This Is 40
After years of marriage, Pete lives in a house of all females: wife Debbie and their two daughters, eight-year-old Charlotte and 13-year-old Sadie. As he struggles to keep his record label afloat, he and Debbie must figure out how to forgive, forget and enjoy the rest of their lives… before they kill each other. In his fourth directorial outing, Judd Apatow’s new comedy captures what it takes for one family to flourish in the middle of a lifetime together. We follow one couple’s three-week navigation of sex and romance, career triumphs and financial hardships, aging parents and maturing children.
Production designer Jefferson Sage, who has worked with Apatow since FREAKS AND GEEKS, shares a shorthand with his director. He sums their design inspiration for this comedy: “In KNOCKED UP, we had the guys live in the Valley to contrast with Pete and Debbie’s family in Brentwood. There was a divide there, and the city played in between those places. This story is more centered in the home and in the neighborhood where they shop and go for coffee and where Pete rides his bike. We kept our location scouting close to those addresses so it would feel right.”
For continuity, Apatow was committed to returning to the same house in Brentwood that was used for exteriors in KNOCKED UP. “We knew that we were going to go back to the location,” says the designer. “For that movie, we built a set on stage that was the upstairs. That allowed us to shoot on location, shoot onstage and then the two sets would look like the same house. That was the plan for this movie.”
In the last film, the family had the perfect home. But a lot has changed in five years, as stress has fractured Pete and Debbie’s marriage. Sage says: “When we came back to the house, we found that it had grown in a lot. The trees were fuller; the hedges were overgrown. It lent this sense of the place being less managed than the last time we were there. It made the place look like it was receding a bit. That worked for us because this family is at the edge of their finances and they’ve secretly put it on the market. So that was a perfect, subtle shift for this movie.”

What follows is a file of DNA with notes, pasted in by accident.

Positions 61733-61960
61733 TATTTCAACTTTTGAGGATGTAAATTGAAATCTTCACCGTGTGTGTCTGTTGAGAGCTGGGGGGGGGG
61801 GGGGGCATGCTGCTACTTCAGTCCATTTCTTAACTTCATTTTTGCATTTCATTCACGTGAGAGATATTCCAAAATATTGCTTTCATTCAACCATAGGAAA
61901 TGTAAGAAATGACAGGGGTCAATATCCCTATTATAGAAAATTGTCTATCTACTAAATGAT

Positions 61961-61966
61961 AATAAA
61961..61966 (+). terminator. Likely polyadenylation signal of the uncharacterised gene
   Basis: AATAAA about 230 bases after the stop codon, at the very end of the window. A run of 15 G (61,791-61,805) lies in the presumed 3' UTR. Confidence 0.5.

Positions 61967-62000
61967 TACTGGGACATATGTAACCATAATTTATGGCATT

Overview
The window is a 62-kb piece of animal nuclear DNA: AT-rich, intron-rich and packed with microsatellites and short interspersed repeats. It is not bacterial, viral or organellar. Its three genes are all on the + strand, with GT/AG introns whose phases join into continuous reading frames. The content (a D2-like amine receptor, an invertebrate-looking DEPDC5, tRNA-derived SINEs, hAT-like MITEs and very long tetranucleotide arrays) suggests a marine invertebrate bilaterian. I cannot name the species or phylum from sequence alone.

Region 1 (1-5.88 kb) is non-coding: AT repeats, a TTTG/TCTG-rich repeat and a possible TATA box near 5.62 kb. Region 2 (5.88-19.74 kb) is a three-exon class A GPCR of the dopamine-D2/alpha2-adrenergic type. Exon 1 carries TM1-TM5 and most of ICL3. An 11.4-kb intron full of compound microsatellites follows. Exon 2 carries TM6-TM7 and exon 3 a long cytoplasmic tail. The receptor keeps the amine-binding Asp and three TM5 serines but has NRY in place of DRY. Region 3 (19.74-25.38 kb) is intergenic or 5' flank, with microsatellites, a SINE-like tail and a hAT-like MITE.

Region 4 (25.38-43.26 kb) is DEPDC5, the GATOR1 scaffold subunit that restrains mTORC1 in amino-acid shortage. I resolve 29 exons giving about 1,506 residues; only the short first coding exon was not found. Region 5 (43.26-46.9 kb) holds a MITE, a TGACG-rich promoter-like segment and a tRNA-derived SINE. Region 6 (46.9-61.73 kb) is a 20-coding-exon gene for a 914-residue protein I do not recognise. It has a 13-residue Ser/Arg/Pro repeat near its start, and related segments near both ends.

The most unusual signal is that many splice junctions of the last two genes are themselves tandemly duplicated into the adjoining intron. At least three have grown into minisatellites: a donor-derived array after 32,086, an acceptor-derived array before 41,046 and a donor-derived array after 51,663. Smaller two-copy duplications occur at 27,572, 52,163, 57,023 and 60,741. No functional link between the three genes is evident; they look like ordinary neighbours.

The two men discussed what worked well before and how they would change the sets for THIS IS 40. When it came to rebuilding, Sage wasn’t worried. “Designwise, I knew the house quite well,” he explains. “I dug out my research from KNOCKED UP to refresh my memory. It was easy to quickly move to the stage set and think about how to tweak it. But a number of the rooms were quite close to what we filmed last time. For example, we knew the master bedroom worked. Since five years have gone by, however, that left us open to make decorating changes. But the architecture, particularly of that room, virtually stayed the same. I fixed a couple of problems that got built into the set the first time. That’s the benefit of experience and realizing I put columns in the wrong place.”
To underscore the sense that the family was growing apart, Apatow told Sage that he wanted the house to feel bigger and emptier, which would make it harder for the family to connect. One of his directives was that the rooms should be far from one another, so in order to get to the kids’ rooms, one would have to walk down a long, serpentine path. For the girls’ spaces, Sage’s team created two large rooms that were joined through a common bathroom. This way, when the girls had a conflict, there was a way for them to fight privately without going into the rest of the house.